U.S. launches new efforts to stem corruption, smuggling in Northern Triangle
Vice President Kamala Harris’ visit to Guatemala and Mexico ended with the promise to create groups to combat corruption in the Northern Triangle and to renew efforts against human trafficking and human smuggling organizations.
Details: The U.S. will send prosecutors to work with regional attorneys and to investigate and pursue cases with American links. The aim is to decrease migration in the long term by fostering better governance and accountability.
Various U.S. agencies are also set to provide $48 million to develop housing and agribusiness devastated by recent hurricanes in Guatemala, and to support that country’s entrepreneurs, especially young women, in regions of high emigration.
- A bilateral plan with Mexico also promises to establish an FBI partnership to help solve over 82,000 cases of people who are missing or forcibly disappeared in that country.
Mexican and U.S. law enforcement will also increase collaboration against smugglers and improve the exchange of information to combat transnational criminal organizations that are responsible for “homicides and drug-related deaths on both sides of the border.”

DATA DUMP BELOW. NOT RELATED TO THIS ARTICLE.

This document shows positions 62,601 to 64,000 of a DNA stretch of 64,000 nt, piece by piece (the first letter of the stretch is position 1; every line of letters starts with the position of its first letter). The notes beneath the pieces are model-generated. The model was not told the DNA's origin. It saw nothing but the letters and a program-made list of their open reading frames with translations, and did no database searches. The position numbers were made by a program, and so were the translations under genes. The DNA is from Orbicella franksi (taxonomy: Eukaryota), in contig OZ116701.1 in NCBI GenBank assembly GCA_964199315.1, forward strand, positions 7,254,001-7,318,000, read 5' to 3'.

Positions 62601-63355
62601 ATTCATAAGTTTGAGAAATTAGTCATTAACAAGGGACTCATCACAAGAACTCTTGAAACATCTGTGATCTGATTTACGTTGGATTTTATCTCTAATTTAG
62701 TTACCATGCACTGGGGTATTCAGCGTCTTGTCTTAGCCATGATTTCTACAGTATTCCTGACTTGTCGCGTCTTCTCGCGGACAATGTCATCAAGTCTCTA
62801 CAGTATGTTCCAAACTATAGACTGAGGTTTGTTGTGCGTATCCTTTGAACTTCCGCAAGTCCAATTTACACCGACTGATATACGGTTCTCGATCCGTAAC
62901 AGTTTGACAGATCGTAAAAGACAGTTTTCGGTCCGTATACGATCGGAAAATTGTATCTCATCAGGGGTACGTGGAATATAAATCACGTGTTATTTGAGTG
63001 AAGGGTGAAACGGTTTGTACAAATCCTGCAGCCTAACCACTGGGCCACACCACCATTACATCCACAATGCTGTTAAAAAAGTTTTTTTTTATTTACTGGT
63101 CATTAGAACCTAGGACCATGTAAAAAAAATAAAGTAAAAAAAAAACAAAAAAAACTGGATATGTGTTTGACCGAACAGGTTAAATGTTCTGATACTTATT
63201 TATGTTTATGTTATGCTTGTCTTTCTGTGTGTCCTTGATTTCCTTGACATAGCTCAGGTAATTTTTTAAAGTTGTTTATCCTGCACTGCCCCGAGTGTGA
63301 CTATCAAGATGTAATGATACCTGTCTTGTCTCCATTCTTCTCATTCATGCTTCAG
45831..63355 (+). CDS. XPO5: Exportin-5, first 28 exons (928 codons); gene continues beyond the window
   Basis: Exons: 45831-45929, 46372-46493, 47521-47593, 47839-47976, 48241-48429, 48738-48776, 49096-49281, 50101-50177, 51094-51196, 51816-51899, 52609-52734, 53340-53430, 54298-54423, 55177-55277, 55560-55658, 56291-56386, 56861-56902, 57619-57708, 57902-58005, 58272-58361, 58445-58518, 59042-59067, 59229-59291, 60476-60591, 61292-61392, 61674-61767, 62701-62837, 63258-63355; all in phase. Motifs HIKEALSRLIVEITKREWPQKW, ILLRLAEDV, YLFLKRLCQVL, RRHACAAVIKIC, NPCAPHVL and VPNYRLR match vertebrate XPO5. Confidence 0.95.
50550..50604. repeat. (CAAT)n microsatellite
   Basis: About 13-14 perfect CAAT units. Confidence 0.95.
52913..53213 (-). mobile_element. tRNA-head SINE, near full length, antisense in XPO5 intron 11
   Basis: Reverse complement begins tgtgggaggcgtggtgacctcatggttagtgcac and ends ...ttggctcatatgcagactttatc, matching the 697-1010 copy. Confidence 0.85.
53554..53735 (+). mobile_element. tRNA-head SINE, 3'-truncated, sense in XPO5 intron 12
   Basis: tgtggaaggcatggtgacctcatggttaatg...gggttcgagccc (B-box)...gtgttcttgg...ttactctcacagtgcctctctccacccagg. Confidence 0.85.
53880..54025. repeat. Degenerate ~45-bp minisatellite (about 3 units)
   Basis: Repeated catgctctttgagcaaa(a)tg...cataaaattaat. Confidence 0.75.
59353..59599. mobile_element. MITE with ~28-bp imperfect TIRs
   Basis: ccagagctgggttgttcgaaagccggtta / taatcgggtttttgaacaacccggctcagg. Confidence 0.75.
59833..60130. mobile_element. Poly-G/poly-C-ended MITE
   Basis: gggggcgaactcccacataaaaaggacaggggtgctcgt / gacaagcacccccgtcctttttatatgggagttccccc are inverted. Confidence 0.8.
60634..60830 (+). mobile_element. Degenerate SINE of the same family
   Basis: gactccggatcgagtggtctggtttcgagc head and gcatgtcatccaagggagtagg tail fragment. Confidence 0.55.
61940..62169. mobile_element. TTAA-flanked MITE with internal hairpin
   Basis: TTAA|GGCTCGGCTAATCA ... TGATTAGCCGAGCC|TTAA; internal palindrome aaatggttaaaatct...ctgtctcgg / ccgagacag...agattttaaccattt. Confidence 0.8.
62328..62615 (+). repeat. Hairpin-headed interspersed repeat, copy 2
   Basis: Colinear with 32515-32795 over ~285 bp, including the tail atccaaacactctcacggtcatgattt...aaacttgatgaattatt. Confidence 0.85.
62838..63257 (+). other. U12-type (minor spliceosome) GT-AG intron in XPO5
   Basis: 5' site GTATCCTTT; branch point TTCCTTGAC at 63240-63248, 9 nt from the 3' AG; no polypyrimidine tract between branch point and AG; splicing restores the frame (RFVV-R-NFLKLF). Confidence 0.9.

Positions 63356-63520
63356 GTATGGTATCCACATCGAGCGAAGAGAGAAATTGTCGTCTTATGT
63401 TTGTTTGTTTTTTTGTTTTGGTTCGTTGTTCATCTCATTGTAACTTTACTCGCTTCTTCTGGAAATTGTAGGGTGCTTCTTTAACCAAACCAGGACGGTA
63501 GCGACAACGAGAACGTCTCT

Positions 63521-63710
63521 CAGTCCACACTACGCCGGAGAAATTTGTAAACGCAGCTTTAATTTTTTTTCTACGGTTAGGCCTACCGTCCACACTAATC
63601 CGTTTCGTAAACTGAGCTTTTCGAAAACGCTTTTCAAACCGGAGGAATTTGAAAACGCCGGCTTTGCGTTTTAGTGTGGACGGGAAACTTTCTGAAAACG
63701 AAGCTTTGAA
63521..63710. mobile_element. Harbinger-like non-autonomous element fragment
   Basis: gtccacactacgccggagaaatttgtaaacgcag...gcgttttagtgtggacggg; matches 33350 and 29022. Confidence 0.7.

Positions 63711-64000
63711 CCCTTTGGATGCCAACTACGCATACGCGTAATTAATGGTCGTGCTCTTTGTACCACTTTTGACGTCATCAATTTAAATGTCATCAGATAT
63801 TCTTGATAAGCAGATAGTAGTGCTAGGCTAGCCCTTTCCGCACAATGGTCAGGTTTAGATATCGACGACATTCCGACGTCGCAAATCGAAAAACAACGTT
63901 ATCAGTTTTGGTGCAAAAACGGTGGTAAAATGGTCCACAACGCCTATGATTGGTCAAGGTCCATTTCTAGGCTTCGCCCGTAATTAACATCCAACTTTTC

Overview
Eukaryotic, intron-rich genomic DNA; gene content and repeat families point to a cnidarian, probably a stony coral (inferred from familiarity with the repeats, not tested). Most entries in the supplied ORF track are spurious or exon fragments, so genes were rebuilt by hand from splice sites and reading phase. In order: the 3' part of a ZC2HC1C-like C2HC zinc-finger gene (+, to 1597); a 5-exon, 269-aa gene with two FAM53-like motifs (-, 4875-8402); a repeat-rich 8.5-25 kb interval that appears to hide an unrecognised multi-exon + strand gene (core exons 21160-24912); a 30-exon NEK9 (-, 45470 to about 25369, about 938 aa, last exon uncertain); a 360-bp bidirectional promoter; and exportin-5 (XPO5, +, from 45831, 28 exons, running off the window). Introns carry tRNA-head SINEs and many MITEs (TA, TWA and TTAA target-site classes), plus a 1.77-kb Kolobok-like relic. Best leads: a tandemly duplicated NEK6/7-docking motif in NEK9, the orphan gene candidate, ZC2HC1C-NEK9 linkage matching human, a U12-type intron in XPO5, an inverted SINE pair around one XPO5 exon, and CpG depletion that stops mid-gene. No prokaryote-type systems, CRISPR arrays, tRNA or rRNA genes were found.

Driving the news: Harris drew criticism in the U.S for traveling to the countries that people emigrate from before she visited the border, where unaccompanied minors are still arriving and being held.
- Politicians like Rep. Alexandria Ocasio-Cortez (D-N.Y.) spoke out against the vice president’s “do not come” message aimed at Central Americans, which the administration has sent through its embassies as well.
- That message, AOC tweeted, seemingly ignores that seeking asylum in the U.S. is legal, and that many do so because of instability fostered by past American governments that supported restrictive regimes ousted in civil wars.